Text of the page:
My final days of using weren’t to feel good or to party – because I hated what I had become. I was using to feel nothing. I had drifted into a world where I was living like a zombie. I was a walking dead man with no direction, no reason to exist and no faith in anyone or anything.
That hadn’t always been the case. In college, my friends and I enjoyed summers traveling to see the Grateful Dead and other musical acts. I never saw a single show without trying to time my buzz for precisely that moment when the lights went down and the band took the stage. It was as close as I could get to a Christmas thrill. I was hooked.
Over the next decade, I tried everything to hush the voices inside my head that told me I wasn’t good enough and would never amount to much of anything. Eventually, smoking cocaine fueled my rapid decline – drugs and alcohol removed their arms from around my shoulders and placed their hands around my throat. When the original Dead were done playing in 1995, I was in full-blown addiction that nothing could quench.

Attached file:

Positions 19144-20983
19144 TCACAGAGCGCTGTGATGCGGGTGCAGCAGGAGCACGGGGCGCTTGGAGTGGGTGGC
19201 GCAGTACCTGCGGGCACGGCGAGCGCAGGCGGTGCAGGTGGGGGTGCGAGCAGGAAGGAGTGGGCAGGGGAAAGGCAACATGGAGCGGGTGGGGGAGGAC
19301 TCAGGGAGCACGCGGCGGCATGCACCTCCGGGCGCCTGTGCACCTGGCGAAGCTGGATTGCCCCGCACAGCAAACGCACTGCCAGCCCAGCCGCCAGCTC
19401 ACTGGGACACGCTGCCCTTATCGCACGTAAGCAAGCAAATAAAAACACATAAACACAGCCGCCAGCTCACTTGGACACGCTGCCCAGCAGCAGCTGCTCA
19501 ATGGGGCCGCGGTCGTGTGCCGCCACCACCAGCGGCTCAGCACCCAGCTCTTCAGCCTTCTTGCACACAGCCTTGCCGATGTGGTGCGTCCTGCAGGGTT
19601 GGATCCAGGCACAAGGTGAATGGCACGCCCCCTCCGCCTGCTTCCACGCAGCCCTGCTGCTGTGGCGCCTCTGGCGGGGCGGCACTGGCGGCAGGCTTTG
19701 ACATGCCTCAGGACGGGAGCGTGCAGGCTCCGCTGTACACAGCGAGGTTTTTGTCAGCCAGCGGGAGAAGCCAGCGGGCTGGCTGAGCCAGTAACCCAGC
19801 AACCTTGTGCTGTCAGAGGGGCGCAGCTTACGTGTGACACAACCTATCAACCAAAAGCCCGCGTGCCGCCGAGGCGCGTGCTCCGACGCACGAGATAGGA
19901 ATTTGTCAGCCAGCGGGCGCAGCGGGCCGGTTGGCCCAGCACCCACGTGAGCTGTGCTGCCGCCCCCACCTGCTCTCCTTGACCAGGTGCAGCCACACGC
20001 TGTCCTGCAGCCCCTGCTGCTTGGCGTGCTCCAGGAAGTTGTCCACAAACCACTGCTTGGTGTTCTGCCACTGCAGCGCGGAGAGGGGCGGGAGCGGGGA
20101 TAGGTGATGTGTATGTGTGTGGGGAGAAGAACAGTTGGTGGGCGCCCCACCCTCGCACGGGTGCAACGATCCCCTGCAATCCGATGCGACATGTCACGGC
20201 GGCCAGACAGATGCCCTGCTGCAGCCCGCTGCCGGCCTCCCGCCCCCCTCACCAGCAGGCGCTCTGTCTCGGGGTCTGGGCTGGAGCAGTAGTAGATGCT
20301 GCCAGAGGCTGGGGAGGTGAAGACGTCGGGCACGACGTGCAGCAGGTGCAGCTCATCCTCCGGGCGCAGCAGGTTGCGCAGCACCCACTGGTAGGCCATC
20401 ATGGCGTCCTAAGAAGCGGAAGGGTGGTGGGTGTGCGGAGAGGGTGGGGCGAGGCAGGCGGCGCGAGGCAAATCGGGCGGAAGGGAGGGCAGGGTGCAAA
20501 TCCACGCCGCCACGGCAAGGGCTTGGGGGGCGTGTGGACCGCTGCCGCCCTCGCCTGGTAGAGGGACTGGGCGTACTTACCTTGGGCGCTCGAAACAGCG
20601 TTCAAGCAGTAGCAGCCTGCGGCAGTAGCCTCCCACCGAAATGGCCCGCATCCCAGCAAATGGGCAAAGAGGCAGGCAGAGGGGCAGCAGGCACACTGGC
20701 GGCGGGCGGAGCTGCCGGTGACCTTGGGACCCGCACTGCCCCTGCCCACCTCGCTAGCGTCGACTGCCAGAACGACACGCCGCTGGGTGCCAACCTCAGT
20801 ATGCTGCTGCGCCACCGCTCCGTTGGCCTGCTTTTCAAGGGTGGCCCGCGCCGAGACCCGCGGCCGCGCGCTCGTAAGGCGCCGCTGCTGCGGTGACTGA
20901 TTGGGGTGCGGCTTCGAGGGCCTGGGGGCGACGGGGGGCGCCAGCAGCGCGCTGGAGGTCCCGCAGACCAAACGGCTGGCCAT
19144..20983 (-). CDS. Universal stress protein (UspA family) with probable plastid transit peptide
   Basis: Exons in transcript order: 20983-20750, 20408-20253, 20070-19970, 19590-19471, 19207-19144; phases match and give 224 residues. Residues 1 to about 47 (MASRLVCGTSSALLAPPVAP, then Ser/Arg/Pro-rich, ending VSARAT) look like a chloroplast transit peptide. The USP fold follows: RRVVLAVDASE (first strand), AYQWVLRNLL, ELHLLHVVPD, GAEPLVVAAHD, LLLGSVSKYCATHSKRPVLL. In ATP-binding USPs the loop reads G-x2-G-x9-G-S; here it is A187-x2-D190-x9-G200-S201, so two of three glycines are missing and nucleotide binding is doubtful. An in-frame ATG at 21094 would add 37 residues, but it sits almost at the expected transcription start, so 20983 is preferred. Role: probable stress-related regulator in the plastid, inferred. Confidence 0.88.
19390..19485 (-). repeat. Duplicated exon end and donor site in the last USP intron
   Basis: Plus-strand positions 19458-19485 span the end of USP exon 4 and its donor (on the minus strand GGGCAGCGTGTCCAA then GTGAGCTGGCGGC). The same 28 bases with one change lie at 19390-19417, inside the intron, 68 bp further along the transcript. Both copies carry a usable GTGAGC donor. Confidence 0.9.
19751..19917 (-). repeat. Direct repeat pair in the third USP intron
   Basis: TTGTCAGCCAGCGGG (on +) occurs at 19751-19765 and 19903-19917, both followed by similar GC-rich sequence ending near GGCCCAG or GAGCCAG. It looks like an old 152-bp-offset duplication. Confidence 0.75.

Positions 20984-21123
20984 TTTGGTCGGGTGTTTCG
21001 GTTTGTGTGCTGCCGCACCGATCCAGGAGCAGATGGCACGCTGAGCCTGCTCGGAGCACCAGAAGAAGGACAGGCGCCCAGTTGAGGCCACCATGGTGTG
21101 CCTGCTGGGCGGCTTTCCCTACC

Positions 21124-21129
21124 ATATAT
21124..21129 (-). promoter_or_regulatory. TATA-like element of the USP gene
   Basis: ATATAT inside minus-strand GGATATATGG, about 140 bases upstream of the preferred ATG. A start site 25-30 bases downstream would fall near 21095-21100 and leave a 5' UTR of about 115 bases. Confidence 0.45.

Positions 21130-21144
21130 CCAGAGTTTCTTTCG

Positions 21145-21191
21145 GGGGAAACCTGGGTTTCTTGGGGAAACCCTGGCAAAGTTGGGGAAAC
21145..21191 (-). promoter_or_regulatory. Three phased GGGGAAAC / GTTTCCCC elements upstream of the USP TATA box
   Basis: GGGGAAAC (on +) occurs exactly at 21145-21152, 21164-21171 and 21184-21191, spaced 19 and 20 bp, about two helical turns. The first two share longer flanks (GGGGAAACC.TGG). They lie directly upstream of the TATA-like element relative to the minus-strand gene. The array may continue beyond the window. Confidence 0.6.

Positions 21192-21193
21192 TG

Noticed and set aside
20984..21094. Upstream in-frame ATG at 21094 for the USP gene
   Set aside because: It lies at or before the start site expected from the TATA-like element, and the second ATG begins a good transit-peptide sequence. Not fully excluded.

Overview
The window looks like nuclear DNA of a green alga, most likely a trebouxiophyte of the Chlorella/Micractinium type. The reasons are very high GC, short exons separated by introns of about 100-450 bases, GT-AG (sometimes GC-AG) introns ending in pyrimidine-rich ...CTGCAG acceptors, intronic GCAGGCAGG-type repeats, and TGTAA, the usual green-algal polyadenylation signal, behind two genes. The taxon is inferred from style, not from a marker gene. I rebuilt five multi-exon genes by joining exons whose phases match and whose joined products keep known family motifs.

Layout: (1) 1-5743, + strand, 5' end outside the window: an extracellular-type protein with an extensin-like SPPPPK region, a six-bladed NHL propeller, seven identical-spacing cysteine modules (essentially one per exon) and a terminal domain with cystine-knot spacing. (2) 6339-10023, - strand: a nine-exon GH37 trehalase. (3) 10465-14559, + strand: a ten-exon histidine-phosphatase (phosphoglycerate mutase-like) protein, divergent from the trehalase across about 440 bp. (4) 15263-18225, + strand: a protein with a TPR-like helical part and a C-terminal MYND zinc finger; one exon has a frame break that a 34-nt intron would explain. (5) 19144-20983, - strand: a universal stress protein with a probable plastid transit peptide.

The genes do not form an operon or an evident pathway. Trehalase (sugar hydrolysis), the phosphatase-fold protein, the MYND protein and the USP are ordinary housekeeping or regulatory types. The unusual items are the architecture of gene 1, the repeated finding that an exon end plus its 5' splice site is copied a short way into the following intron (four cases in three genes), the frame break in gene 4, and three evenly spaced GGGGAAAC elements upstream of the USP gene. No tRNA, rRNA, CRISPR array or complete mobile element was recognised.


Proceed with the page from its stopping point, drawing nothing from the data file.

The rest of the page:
On December 6, 1996, I was the fortunate recipient of a family intervention that sold me on the drastic idea of going to treatment. I quickly realized the program’s curriculum didn’t include teaching me how to smoke cocaine like a gentleman. In fact, they preached absolute abstinence and Twelve Step recovery.
At 30 years old and newly clean and sober, my loving family allowed me to move back into my childhood bedroom. But successive relapses soon pushed them to the brink of asking me to leave. Fearful of being homeless again, I attended my first Twelve Step meeting where I met several men who took me under their wings. One of those men approached me after the meeting and said he was willing to be my temporary sponsor. Thus I fearfully began my journey into a new way of living.
Bruce M. and I began meeting every Friday night. Because I was unable read or comprehend much of anything, he read the Big Book to me every week. I took my last drink on November 25, 1997, and realized using was always going to make my situation worse, never better. After that night, I held onto my sobriety date as my most prized possession.
The summer of 1998 rolled around, and the concert season revved up. Bruce had assured me I could go anywhere and do anything I wanted to do, as long as I was willing to pay the consequences of my actions. But, I feared I would no longer be able to attend live music concerts.
I was wrong. That June, I attended the Telluride Bluegrass Festival and went to my first out-of-town Twelve Step meetings. In Ohio, later that year, I saw the first incarnation of the remaining members of the Grateful Dead. At that show, I attended my first set break meeting of the Wharf Rats.